In the NHL, squeaky wheels don’t get oil; they get demoted. Stay in your lane, don’t make waves, and that train ticket to the minors sticking out of Jack Adams’ pocket won’t have your name on it.
The League prefers its players seen and not heard. It always has. “It’s easy to impress Scotty [Bowman],” Steve Yzerman once said. “Just show up, work hard and keep your mouth shut.”
It almost doesn’t matter how a player gets a reputation for being difficult or for being a problem; once he gets it, shaking it can be nearly impossible without a second chance.
Below are three NHL 2015 draft prospects who made some poor decisions when they were younger and who, for reasons that may or may not be fair, bring some excess baggage with them into the draft. How costly will it be for them? Only time will tell.
While playing for the Chicago Young Americans Midget AAA team, Saint John Sea Dogs forward Adam Marsh had some run-ins with his coach–run-ins that led to his quitting that team on two occasions, the second time for good.
That may not sound like much, but evidently it was all that scouts in the OHL needed to hear; despite having his territorial rights, nobody drafted the talented, hard-hitting forward. His attitude wasn’t worth his talent.
“There were rumors around him,” said Wayne Smith, head coach of the Windsor Spitfires. “But his on-ice ability was good, and there was great potential and upside if you gave the kid an opportunity for a fresh start. The teams that wouldn’t touch him didn’t do their due diligence.”
Scouts in the QMJHL did do their due diligence, and Saint John picked him up. This past season as a rookie Marsh scored 24-20-44 points in 60 games to help lead St. John into the playoffs.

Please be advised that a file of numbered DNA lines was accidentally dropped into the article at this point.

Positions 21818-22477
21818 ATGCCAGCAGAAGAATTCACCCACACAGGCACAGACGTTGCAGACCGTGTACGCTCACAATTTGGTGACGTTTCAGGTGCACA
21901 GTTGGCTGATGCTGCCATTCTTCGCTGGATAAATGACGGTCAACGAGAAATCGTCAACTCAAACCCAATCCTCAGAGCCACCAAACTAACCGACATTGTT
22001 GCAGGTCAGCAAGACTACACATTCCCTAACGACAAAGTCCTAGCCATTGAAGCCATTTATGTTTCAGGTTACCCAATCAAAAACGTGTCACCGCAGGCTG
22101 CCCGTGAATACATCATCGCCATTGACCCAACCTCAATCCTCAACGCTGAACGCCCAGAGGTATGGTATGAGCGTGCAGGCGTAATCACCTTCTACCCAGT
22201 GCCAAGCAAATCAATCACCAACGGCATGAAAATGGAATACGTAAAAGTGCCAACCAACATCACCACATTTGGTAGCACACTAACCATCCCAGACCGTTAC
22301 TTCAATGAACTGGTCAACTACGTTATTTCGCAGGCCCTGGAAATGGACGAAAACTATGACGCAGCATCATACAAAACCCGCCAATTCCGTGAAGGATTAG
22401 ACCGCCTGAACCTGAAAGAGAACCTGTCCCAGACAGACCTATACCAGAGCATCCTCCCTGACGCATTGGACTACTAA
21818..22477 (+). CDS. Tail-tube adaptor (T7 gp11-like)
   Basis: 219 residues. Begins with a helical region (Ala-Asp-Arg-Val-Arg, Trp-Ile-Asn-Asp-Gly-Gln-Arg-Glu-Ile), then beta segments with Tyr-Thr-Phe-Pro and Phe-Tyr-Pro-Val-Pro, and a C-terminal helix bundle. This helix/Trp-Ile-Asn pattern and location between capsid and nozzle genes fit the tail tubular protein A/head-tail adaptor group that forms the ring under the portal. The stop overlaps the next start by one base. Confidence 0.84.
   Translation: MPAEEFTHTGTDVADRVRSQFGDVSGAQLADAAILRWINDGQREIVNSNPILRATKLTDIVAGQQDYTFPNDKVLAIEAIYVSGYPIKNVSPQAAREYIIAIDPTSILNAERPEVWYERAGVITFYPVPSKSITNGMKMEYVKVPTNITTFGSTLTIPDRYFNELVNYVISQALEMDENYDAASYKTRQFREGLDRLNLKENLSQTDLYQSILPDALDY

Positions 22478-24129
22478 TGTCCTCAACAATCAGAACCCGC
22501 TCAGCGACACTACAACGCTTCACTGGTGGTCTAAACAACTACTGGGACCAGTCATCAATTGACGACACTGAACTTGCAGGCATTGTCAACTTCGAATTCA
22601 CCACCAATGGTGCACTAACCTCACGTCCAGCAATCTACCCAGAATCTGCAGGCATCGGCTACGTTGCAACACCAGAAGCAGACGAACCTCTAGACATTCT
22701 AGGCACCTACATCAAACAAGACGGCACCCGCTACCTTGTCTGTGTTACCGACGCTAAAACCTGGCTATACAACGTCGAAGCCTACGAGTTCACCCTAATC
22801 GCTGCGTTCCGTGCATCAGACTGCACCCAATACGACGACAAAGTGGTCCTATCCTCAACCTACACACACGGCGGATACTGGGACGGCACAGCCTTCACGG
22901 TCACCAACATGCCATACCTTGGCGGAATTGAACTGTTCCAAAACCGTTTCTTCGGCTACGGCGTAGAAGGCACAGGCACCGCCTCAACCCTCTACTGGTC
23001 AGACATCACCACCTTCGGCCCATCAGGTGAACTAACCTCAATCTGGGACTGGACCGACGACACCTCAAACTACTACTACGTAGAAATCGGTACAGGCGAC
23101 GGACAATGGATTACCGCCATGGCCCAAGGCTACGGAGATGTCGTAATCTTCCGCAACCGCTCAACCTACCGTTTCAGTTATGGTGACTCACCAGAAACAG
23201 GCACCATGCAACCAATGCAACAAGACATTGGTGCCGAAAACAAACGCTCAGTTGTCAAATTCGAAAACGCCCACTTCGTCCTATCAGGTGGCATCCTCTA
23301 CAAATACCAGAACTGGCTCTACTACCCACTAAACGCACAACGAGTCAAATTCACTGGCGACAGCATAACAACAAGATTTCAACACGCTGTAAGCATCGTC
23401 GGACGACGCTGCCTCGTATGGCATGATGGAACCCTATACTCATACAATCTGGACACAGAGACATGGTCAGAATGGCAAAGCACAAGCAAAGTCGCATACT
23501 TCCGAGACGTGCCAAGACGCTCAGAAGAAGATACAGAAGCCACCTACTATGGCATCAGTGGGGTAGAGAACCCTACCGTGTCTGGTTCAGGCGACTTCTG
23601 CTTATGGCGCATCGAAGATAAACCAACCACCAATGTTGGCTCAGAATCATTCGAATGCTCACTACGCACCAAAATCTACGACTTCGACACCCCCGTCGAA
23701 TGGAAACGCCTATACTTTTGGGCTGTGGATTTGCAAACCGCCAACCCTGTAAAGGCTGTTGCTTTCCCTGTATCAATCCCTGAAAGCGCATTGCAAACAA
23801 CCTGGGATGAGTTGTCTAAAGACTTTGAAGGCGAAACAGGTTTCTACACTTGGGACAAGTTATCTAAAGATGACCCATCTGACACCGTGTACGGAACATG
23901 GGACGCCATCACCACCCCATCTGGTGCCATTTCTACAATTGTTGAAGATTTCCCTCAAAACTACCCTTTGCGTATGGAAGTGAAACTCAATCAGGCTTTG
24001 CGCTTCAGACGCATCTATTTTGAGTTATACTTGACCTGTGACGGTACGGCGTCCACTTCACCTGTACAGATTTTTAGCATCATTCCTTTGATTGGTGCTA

I wrote about this Finnish forward back on 10 June. Before he was 13, Saarela was a hockey prodigy in Finland, a sure-thing, can’t-miss mega-hockey star. He was climbing the ranks across Finnish hockey leagues until April 2014 at the U18 World Junior Championships–the tournament designed for players his age to showcase their stuff.
That’s when something went down betwee Saarela and his Team Finland coach. Instead of showcasing his immense skill-set, this top-line centerman was riding the pine. He got into just a pair of games, and even then, his ice time was limited.
That summer, Anthony Mauro of Draftbuzz made note of the rumors that Saarela had ‘character issues’ and when Redline Report publsihed a brief scouting report on him a few months later, Kyle Woodlief wrote that his development had stalled and that “his game is stagnant.”
Whatever it was that got Saarela sidelined appears to have past, but the damage has been done: he is no longer anywhere remotely near being Finland’s top-ranked prospect, and in fact may find himself out of the draft pool altogether.
Askew is a highly skilled, big-bodied centerman from South Boston who last season played in Moncton on the most potent offensive line in the QMJHL. It seemed like he had finally found some stability, after an amateur hockey career that up until then was littered with ups and downs.
Askew’s bridge-burning began when he committed to play hockey at Northeastern. Eventually he de-committed, committing instead to Boston University. De-committed from there as well. The Indiana Ice drafted him in 2012; he attended their camp and made the roster. Before the season began, he changed his mind and went home to play for Cushing Academy. Having signed a tender before backing out, Askew cost the Ice a future first round draft pick. To the surprise of many, when drafted by Drummondville of the QMJHL in 2013, he signed on.
But Drummondville didn’t go well. He played fourth line minutes and put up very few points. According to whispers on the Hockey’s Future boards, half way through the season he sought a trade; disagreements between Drumondville and Askew’s parents finally led to his being sent over to Moncton in May. Despite some inconsistencies, he appears to finally be finding his game.
Nonetheless, few players plummeted between Central Scouting’s midterm and final rankings as far as Askew, going from the 79th ranked North American skater to the 154th. While this could be due to many factors, some believe his reputation for quitting on teams and his inability to make adjustments when things get tough played a role.
As one poster on those boards noted, “He’ll have some tough questions coming from NHL teams.” No doubt– if he hasn’t already cost himself the interview.
For coverage of over 150 prospects in the upcoming draft, check out THW’s The Next Ones: NHL 2015 Draft Prospect Guide, available for the Kindle and all other e-reader formats. It is also now available at iTunes.